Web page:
**T**his week, the CEREMADE coffee room puzzle was about finding a joint distribution for (X,Y) such that (marginally) X and Y are both U(0,1), while X+Y is U(½,1+½). Beyond the peculiarity of the question, there is a larger scale problem, as to how many (if any) compatible marginals h¹(X,Y), h²(X,Y), h³(X,Y), …, need one constrains the distribution to reconstruct the joint. And wondering if any Gibbs-like scheme is available to simulate the joint.

## Archive for joint distribution

## too many marginals

Posted in Kids, Statistics with tags blackboard, CEREMADE, compatible conditional distributions, Gibbs sampling, joint distribution, marginal density, mathematical puzzle, Université Paris Dauphine on February 3, 2020 by xi'an## ABC for missing data

Posted in Statistics, University life with tags ANC, HMM, joint distribution, marginal, mixture, semi-automatic ABC, summary statistics on February 2, 2012 by xi'anI received this email a few days ago:

I am an hard-core reader of your blog and thanks to your posts I have recently started being interested to ABC (and Bayesian methods in general). I am writing you to ask for suggestions on the application of the semi-automatic ABC à la Fearnhead & Prangle. The reason why I am contacting you instead of addressing the authors is because (i) you have been involved in the RSS reading of their paper and (ii) you are an authority on ABC, and therefore you are probably best suited and less biased on such issue. I am applying ABC with the semi-automatic statistics selection provided in Fearnhead and Prangle (2012) to a problem which can be formalized as a hidden Markov model. However I am unsure of whether I am making a huge mistake on the following point: let’s suppose we have an unobserved (latent) system state X (depending on an unknown parameter θ) and a corresponding “corrupted” version which is observed with some measurement error, e.g.

Y = X + ε,

where ε is the measurement error independent of X, ε is N(0, σ²), say. Now their setup does not consider measurement error, so I wonder if the following is correct. Since I can simulate n times some X’ from p(X|θ)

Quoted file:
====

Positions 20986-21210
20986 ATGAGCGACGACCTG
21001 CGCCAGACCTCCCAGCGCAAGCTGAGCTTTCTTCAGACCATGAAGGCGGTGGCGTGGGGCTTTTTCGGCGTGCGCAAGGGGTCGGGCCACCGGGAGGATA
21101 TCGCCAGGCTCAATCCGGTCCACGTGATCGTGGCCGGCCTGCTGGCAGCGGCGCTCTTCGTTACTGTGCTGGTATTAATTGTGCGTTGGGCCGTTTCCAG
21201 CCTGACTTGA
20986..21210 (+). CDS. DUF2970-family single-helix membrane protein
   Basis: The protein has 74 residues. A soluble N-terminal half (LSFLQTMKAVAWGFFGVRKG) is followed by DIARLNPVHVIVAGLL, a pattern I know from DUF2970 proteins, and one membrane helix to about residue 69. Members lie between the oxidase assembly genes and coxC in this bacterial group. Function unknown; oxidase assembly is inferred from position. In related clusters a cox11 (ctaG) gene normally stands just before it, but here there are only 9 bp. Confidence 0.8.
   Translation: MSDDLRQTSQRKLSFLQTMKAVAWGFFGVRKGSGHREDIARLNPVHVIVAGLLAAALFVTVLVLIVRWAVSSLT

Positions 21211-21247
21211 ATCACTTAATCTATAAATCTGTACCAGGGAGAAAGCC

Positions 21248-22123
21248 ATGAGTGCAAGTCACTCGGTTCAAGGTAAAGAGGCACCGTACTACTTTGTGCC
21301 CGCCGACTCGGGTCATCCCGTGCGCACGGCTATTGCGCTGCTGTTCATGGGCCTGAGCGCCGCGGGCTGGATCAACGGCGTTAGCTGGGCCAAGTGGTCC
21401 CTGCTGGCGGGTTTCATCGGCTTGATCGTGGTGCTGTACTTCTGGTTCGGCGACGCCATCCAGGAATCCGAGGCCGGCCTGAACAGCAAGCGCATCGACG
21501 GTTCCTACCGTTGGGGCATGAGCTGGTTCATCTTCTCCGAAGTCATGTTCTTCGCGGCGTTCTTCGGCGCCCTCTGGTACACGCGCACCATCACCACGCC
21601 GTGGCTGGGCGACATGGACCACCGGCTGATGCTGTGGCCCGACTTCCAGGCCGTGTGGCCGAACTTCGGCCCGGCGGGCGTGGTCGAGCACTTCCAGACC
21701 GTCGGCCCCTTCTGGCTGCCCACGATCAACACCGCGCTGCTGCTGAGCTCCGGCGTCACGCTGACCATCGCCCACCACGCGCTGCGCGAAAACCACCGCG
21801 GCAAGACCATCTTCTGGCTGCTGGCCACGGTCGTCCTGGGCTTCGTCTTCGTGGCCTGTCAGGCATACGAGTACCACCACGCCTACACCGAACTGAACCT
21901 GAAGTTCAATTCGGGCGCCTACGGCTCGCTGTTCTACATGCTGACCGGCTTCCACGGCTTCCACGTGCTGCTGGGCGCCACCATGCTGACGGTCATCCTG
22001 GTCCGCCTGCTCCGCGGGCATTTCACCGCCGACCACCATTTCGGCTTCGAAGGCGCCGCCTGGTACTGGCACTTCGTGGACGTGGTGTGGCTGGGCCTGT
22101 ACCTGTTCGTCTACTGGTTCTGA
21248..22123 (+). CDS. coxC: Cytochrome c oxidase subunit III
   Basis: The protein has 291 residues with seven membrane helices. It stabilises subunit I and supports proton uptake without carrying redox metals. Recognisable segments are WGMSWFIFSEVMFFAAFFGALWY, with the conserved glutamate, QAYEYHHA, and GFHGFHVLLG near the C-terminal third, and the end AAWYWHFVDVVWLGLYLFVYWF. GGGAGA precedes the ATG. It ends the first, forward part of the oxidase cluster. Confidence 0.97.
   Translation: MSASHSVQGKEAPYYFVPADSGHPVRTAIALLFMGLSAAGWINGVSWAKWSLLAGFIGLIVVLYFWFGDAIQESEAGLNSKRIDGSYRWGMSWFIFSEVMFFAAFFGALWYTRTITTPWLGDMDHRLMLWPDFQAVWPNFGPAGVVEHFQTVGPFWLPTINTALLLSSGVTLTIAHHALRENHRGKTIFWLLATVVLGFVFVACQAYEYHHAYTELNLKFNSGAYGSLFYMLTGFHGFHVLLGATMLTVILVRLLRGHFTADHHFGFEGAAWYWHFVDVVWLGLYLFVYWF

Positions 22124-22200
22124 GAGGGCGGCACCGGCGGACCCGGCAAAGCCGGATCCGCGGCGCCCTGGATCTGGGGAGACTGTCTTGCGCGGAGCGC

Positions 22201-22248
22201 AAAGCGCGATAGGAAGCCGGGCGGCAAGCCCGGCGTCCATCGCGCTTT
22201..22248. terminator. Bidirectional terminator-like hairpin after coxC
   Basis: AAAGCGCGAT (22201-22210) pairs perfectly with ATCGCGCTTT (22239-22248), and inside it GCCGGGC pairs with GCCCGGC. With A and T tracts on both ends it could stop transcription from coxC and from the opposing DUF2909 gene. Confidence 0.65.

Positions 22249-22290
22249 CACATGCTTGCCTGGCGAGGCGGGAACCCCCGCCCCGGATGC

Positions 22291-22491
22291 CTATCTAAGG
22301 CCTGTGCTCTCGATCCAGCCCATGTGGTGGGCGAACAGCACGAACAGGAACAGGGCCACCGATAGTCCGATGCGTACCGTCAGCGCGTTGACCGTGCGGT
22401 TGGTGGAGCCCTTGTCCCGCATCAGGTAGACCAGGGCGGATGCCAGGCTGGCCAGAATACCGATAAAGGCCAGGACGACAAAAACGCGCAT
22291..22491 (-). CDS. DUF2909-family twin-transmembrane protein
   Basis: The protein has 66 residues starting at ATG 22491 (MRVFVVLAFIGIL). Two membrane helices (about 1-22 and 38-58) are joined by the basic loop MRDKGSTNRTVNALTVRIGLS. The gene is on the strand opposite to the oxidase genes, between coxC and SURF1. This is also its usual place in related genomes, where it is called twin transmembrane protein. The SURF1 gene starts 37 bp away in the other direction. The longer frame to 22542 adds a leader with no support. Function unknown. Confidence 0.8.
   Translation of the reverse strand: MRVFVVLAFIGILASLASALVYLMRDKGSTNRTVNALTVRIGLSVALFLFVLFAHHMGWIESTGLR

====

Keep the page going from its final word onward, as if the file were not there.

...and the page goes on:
am I allowed to use the corresponding “simulated” n corrupted measurementsY’ = X’ + ε’

(where ε’ is a draw from p(ε|σ)) into their regression approach to determine a (vector of) summary statistic S=(S1,S2) for (θ,σ)? I mean the Y’ are draws from a p(y|X’,θ,σ) which is conditional on X’.

Is this allowed?Wilkinson (2008) is the only reference I have found considering ABC with measurement-error (the ones by Dean et al (2011) and Jasra et al (2011) being too technical in my opinion to allow a practical implementation) and since he does not consider a summary statistics-based approach (e.g. Algorithm D, page 10) of course he is not in need to simulate the corrupted measurements but only the latent ones. Therefore I am a bit unsure on whether it is statistically ok to simulate Y’ conditionally on X’ or if there is some theoretical issue that makes this nonsense.

to which I replied

…about your model and question, there is no theoretical difficulty in simulating x’ then y’given x’ and a value of the parameters. The reason is that

.the proper marginal as defined by the model. Using the intermediate x’ is a way to bypass the integral but this is 100% correct!…

a reply followed by a further request for precision

Although your equation is clearly true, I am not sure I fully grasp the issue, so I am asking for confirmation. Yes, as you noticed I need a

y’ ~ f(y’|θ,σ)

Now it’s certainly true that I can generate a draw x’ from f(x’|θ,σ) and then plug such x’ into f(y’|x’,θ,σ) to generate y’. By proceeding this way I obtain a draw (y’,x’) from f(y’,x’|θ,σ). I think I understood your reasoning, on how by using the procedure above I am actually skipping the computation of the integral in:

Is it basically the case that the mechanism above is just a classic simulation from a bivariate distribution, where since I am interested in the marginal f(y’|θ,σ) I simulate from the joint density f(y’,x’|θ,σ) and then discard the x’ output?

which is indeed a correct interpretation. When simulating from a joint, the marginals are by-products of the simulation.